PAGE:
How to stay organized when moving? Even under the best of circumstances, moving can be physically and psychologically exhausting, and the current COVID-19 epidemic adds to the mix. In addition, the social distance suggestions indicate that you’ll need greater cooperation to handle your relocation and keep yourself and your employees safe.
One of our services as expert moving company is to manage the relocation process for our customers. Here are seven tips we employ to keep our clients organized — and those we recommend you utilize if you’re moving, pandemic, or not.
Before you begin any phase of the moving process, make sure you have a clear image of all the tasks that must be accomplished and all of the individuals engaged in each step. I propose creating a spreadsheet or an event calendar to keep track of the general timeframe and your present work.
A well-thought-out strategy can save you from becoming engrossed in or forgetting minor issues. It’s also easier to distribute chores and manage the many teams in your home if you have a plan. I recommend including essential players’ contact information in your timetables, such as your real estate agents, packers, movers, inspectors, architects, and designers.
Real estate agent meetings, packing deadlines, moving dates, inspection visits, donation pickups, garbage disposal, and utility cancellations and setups are just a few examples of tasks to add to your spreadsheet or calendar. I also recommend that you make to-do lists for each of these chores.
Packing may be a difficult task. Most individuals must choose which objects to transfer and which to discard. This may be extremely draining, significantly if you’re downsizing and have acquired a lot of stuff over the years. After you’ve relocated, your initial reaction could be to pack everything and go through your property. But, before you move, I recommend doing the hard job of decluttering.
Unpacking in your new house can be more efficient and less hectic if you declutter before you move. Furthermore, many people may not feel compelled to declutter immediately following a relocation. Instead, they wind up holding unopened boxes for extended periods, wasting precious space that could be put to better use. Furthermore, most moving firms charge by the pound. If you need to declutter but aren’t sure where to begin, consider if you appreciate an item enough to spend money relocating it.
Beginning your decluttering procedure as soon as feasible is a good idea. It may take longer than you think, but spacing out the task can help you avoid tiredness. Of course, you won’t be able to settle on every item ahead of time, so do everything you can to eliminate undesirable items before your move.
I don’t feel relieved until the objects are removed from my home when I declutter. During a relocation, this emotion may be amplified. You’ll have more room to focus on what you want to keep once you’ve gotten rid of the things you don’t want. You’ll also avoid the risk of unintentionally transporting undesired items to your new house. Although the epidemic makes it more challenging to get rid of useless stuff, there are still plenty of options:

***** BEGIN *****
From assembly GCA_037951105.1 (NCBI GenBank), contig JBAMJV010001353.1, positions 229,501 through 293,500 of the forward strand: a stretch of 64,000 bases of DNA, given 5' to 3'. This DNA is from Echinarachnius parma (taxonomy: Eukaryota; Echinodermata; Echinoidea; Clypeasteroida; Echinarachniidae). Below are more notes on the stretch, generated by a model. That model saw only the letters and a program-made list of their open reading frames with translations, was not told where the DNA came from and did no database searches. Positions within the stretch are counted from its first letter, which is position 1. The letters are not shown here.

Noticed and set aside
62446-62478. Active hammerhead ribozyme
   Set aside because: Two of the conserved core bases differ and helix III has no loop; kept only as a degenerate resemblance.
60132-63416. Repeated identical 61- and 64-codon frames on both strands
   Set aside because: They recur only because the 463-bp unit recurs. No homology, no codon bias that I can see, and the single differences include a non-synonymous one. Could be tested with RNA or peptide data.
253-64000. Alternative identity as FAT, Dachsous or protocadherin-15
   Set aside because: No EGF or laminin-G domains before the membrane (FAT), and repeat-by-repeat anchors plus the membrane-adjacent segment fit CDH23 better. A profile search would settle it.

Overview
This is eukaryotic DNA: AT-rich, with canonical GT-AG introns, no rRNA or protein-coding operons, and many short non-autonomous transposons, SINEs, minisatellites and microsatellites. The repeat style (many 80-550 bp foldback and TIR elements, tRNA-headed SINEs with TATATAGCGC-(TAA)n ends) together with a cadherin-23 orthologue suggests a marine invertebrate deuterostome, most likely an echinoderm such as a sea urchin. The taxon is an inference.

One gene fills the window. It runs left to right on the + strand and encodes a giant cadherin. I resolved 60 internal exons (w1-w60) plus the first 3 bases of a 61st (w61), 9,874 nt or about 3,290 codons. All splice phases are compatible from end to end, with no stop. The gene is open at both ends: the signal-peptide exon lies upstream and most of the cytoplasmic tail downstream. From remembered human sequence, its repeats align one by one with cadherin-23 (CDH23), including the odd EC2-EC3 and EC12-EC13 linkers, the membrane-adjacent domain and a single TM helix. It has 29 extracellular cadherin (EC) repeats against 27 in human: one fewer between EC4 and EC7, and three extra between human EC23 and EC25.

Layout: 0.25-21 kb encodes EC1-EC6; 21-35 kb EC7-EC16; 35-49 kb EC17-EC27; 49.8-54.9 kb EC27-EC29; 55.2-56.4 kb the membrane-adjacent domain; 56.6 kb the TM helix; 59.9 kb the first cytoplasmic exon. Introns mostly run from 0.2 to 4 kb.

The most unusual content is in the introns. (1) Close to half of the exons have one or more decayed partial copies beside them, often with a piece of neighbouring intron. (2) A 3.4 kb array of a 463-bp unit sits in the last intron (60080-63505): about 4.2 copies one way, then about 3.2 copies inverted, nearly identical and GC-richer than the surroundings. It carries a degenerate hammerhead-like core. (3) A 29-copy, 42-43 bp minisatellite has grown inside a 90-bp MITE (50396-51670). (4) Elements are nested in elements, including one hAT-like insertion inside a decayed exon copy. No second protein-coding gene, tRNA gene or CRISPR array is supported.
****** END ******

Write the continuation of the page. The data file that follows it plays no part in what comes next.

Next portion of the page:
Items that belong to others should be returned. Many people have non-personal goods in their homes, such as cooking containers, tools, books, and clothing. I suggest you collect all of these goods and return them to their rightful owners. This also applies to stuff left behind by your grown children. Allow them to pick up their belongings or permit you to dispose of them.
NGOs are non-profit organizations. You didn’t have to organize your drop-offs to charity groups ahead of time before COVID-19. However, it may be more challenging to find an open venue now, so inquire ahead of time about your local organization’s hours and pandemic-related rules.
When you’re ready to begin packing, set aside some time to keep track of everything you’ve brought. This will make it easy to instruct movers when they unload at your new house or know where to place stuff if you’re moving your boxes yourself.
Pack only what you’ll need for the first several days.
You may want to bring a few things with you to help you through the first few days in your new house without having to open a lot of boxes. Label these boxes “Pack Last,” The movers will load them last, meaning they’ll be the first ones off the truck. Of course, if your relocation will take more than one day, some of these goods will need to accompany you and will not be placed into the truck.
Keep your most valuable possessions on you at all times.
Some objects should always be kept with you during relocation and should not be left behind. These would include items such as:
Passports, deeds and trusts, birth certificates, and Social Security cards are important papers.
Charger and mobile phone
Work laptops and chargers are examples of electronic gadgets and chargers.
Cash, checkbook, credit, and ATM cards are all acceptable payment methods.
How to stay organized when moving? Moving is a massive undertaking that demands big-picture planning and meticulous attention to detail. Yet, nobody should have to do anything by themselves!
Accept aid from friends and family who give it graciously, even if it’s only asking them to drop over dinner on moving day. In addition, entrusting certain aspects of your relocation to experts such as home organizers, experienced packers, and move managers, if your budget permits, may alleviate your stress and keep you sane throughout the process.